The Federal Reserve heard a plea for a full percentage point cut in US interest rates in order to forestall a recession, as central bankers debated the fall-out from the housing market slowdown.
The US central bank's annual symposium in the quiet mountain town of Jackson Hole, Wyoming, has this year been dominated by the questions of if and how monetary policy should respond to changes in house prices. The event has been scrutinised as never before by investors and economists for clues as to how the Fed may act at its next rate-setting meeting on18 September.
The Harvard University economist Marty Feldstein, who heads an independent group that charts US business cycles, arrived at Jackson Hole to deliver a warning that sharp declines in house prices in many areas of the country could trigger a much broader recession, if the Fed did not act.
Lower rates may trigger a period of high inflation, which would have to be dealt with over time, but this was the "lesser of two evils", said Mr Feldstein, whose National Bureau of Economic Research is the recognised arbiter of whether the US is in recession. "The economy could suffer a very serious downturn," he said. "A sharp reduction in the interest rate, in addition to a vigorous lender-of-last-resort policy, would attenuate that very bad outcome."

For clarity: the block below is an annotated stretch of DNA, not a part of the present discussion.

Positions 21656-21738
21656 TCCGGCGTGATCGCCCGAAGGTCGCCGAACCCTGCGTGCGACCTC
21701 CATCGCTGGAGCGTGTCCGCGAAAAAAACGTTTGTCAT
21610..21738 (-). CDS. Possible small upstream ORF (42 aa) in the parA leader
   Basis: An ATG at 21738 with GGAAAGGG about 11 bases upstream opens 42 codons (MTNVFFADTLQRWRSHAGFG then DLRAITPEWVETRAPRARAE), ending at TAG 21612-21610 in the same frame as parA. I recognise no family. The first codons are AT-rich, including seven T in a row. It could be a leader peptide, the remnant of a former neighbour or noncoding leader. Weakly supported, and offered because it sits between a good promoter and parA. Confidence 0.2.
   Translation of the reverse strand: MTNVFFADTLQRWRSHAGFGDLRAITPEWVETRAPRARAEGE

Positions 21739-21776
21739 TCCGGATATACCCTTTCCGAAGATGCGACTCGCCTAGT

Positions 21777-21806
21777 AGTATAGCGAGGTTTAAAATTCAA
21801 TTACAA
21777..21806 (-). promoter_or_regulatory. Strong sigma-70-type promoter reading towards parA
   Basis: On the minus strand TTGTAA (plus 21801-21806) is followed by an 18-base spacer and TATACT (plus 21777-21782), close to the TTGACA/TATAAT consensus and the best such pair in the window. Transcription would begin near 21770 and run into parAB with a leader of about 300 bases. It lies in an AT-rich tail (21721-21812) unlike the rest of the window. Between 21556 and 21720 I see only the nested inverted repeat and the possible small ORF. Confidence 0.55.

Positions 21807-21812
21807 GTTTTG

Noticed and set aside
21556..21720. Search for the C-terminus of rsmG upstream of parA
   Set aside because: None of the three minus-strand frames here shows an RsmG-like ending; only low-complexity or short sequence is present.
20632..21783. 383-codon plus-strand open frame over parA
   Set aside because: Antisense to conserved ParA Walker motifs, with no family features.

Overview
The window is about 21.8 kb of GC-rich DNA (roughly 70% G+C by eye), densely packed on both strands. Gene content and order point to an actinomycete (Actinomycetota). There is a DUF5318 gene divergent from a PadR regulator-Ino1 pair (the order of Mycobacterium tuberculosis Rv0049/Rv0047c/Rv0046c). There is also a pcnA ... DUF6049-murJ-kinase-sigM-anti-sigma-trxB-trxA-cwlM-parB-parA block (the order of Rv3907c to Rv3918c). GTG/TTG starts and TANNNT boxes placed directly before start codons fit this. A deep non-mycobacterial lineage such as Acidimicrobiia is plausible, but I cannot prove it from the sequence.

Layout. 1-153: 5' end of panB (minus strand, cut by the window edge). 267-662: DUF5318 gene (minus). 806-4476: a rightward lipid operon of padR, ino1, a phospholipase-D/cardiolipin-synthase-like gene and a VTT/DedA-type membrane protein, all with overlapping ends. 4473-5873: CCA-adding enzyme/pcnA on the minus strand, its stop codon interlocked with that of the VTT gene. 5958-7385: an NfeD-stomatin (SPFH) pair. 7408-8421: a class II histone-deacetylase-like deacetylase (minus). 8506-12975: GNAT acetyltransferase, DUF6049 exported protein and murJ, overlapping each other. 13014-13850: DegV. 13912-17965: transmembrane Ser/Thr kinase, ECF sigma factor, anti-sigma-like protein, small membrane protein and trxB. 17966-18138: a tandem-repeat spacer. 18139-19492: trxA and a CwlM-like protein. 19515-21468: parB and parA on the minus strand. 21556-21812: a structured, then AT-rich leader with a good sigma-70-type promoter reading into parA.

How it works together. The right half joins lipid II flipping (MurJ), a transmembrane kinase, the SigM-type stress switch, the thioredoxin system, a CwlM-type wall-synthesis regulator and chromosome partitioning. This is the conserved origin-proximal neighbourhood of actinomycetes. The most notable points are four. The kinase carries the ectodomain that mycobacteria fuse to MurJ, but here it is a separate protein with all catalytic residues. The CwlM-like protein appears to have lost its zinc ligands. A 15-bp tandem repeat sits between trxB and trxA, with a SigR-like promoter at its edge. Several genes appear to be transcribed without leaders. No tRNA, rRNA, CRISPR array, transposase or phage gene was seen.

Mr Feldstein made a case for lowering the overnight lending rate between banks to 4.25 per cent from 5.25 per cent to cushion the economy from the fall-out of defaults on so-called "sub-prime" mortgages, home loans handed to people with poor credit histories.
"Marty is a guy of good judgement," the former Fed governor Lyle Gramley told Bloomberg News after hearing the speech. "Everybody in the room recognises that. Everybody, including the people at the Fed, will think carefully about what he said."
The Federal Reserve chairman, Ben Bernanke, opened the Jackson Hole conference onFriday with a promise to act as necessary to prop up economic growth and to restore the health of the financial system, where sub-prime mortgage defaults have caused a cascade of other problems.
The Fed and other central banks across the world have been forced to pump billions of dollars into the financial system toprevent a seizing-up of credit from lenders who are increasingly fearful of hidden mortgage losses among financial institutions. A total shutdown of credit appears to have been averted for the time being, but banksare offering loans on much tighter terms, and hedge funds are having to cut the amountof leverage they use to inflate their returns.
"What we need to do ascentral banks, and we are clearly doing that, is to help them in the deleveraging process," said Axel Weber, president of the German Bundesbank and a member of the European Central Bank's governing council, who spoke in Wyoming. "There is no underlying problem of solvency, it's one of liquidity. So swift action is needed."
The Federal Reserve governor, Frederic Mishkin, struck an optimistic note, saying that US banks can cope with "stressful" conditions. " The overall financial system appears to be in good health, and the US banking system is well positioned to withstand stressful market conditions," he wrote in a paper presented at the conference.
Addressing one of the underlying issues of the conference, Mr Mishkin said the Fed should not use interest rate policy to prevent or prick bubbles in the housing market, but simply use its regulatory powers to ensure responsible lending and use rate changes to manage the wider economic consequences.